October 18, 2021

Biology Reporter

Complete News World

Experts highlight the importance of using faith during epidemics – Wirtz

The restrictions imposed on the community by the new corona virus epidemic have raised debates about what is essential and what can be closed in the difficult stages of social isolation. This Monday (5) the Minister of the Supreme Court (Supreme Federal Court) Kilmer banned the holding of services, people and other religious ceremonies With a public presence in Sao Paulo, Contrary to what his colleague Nunes Marks decided on Saturday.

For many professionals working in health and personal development, faith and spirituality are important in times of pain and social uncertainty. Therefore, it is their opinion that it is necessary at this time to keep churches and temples open.

“Religion has played an important role for centuries, keeping temples and churches open, keeping people excited and happy, and closing churches away from the people,” said Felipe Neri, a graduate professor at the Faculty of Law in Santo. President of the Torrepio de Mongrovejo Catholic University in Lima, Peru and Sophia Perennis.

“I believe that the attack on the faith during epidemics is enormous, and for me it is clear that churches, in general, have always played a fundamental role in these moments of epidemics and epidemics in human history,” he concludes.

In opening religious spaces, Felipe did not reject science, on the contrary. “People unite the two, cause and belief. They are not enemies, they will never be. Faith and reason are united,” he believes. He asks: “What is the difference between sitting in a temple and watching a service and sitting at a restaurant table?”

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“The hardest thing for believers is to go to church, to the temple, to seek comfort and consolation. Your cousin is in the hospital, you can’t see him, he can’t look after the dead, he’s still lagging behind in finding shelter in a religious place. It doesn’t help anyone,” Felipe says.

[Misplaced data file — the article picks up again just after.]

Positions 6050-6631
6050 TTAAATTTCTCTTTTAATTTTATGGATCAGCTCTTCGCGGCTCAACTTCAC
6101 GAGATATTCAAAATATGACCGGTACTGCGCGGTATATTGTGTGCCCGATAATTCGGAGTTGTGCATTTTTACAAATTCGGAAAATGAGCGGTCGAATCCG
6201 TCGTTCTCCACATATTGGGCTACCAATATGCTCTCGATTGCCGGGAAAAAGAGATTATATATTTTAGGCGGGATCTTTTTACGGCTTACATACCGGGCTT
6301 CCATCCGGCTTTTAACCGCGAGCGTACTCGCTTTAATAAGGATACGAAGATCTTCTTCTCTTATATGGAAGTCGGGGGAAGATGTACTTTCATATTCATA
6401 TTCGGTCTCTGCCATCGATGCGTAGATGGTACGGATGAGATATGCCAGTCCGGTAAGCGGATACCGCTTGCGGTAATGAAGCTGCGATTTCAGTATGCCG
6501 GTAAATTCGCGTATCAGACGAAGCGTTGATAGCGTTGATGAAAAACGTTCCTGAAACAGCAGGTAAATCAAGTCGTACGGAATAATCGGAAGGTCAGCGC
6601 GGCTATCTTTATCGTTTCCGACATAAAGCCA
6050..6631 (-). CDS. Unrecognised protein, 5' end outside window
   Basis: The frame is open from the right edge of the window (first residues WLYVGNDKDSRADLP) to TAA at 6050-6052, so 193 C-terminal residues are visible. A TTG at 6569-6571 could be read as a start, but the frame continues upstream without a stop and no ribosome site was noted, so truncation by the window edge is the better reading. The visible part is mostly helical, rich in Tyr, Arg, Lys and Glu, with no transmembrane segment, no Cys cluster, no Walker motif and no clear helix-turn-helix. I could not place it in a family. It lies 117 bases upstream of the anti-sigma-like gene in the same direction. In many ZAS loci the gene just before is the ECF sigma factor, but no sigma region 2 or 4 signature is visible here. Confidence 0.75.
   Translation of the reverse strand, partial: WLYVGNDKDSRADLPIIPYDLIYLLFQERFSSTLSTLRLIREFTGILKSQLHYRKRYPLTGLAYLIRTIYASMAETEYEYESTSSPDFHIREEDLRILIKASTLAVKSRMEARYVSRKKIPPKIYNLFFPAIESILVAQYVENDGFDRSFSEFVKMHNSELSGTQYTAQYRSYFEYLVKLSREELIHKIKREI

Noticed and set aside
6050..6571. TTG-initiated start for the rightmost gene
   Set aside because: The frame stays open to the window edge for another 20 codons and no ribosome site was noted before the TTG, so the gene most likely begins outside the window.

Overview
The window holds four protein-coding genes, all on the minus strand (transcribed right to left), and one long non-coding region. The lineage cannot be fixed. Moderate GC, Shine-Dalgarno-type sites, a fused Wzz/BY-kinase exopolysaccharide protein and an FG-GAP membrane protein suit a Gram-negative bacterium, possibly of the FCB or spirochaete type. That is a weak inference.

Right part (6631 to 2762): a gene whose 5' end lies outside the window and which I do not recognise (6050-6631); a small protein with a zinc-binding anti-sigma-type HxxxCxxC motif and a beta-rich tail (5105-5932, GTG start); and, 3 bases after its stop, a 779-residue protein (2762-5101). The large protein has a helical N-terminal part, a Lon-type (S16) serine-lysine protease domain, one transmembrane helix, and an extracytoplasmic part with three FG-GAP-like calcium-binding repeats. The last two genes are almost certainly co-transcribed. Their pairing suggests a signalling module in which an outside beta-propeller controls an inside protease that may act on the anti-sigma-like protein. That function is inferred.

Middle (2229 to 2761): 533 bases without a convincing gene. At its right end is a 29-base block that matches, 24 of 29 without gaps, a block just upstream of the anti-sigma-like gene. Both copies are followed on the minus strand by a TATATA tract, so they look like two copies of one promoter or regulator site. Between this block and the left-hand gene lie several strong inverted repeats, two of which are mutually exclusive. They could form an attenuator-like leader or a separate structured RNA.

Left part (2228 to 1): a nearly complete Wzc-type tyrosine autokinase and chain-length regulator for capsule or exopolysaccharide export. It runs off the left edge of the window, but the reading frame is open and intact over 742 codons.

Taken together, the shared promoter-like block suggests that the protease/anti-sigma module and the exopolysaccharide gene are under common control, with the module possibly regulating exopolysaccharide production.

Hope first

Psychiatrist Davy Vidigal, who has more than 30 years of experience in the office, agrees with the faculty. Davy believes religious places are essential for maintaining faith and welcoming people, especially those who have suffered casualties or are afraid of Govt-19.

“I think churches, in general, have to keep their doors open 24 hours a day. A religious figure gets people there, welcomes them, and gives a medicine to the soul,” he says.

The psychiatrist a few years ago, devoted himself to research across the country. In one of them, he interviewed more than 1,200 people with a simple question: ‘What makes you happy?’. The answer, hope came first, says the doctor.

Davy says this spontaneous response confirms his focus on decades of consultation. “With my patients, I was able to clearly see the progress of those with faith and strong spirituality, no matter what religion they follow,” he says. “In general, they had higher adhesion and better recovery in treatment.”

The temples are open but not crowded

According to obstetrician and gynecologist Julia Barbie Melim Marx, having faith can make a difference in people’s lives. “We already have articles and scientific research that demonstrate the importance of faith in improving patients and preventing depression,” he says.

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Therefore, Julia believes that it is very important that religious places be re-opened with all due care in order to get a smaller number of people, without encouraging mobilization, depending on social distance. “If we compare it to a restaurant, for example, even with restrictions, people are very close and take off their masks to eat. It doesn’t happen in a church,” he says.

“If there is an open temple, a church, that person can set a time to go there in a week that will have a lot of impact on emotional health and deal with infection,” Julia defends.

David agrees with the doctor, saying that just as we humans need to seek healthy food for the body, we must also seek food for the soul. That is why Davey argues that churches and temples are essential services, such as “markets, pharmacies, gas stations and restaurants are reduced.”

“If man loses the confidence that is deeply attached to hope, the negative impact of the epidemic will be huge. True hope frees up, makes people go to fights and take a stand, go after changes in habits, resource doctors,” he believes.

“This epidemic will pass as you have already done, others will come, the world is not over. Hope clarifies us and helps us better cope with everything we go through,” Davy concludes.